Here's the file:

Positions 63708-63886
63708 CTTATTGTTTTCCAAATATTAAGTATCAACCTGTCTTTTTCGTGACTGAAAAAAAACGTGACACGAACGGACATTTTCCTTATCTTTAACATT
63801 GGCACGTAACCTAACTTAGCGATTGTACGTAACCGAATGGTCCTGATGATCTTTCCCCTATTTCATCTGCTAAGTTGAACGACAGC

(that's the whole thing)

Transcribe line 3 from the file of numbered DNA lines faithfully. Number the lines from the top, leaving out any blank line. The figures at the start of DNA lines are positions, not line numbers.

63801 GGCACGTAACCTAACTTAGCGATTGTACGTAACCGAATGGTCCTGATGATCTTTCCCCTATTTCATCTGCTAAGTTGAACGACAGC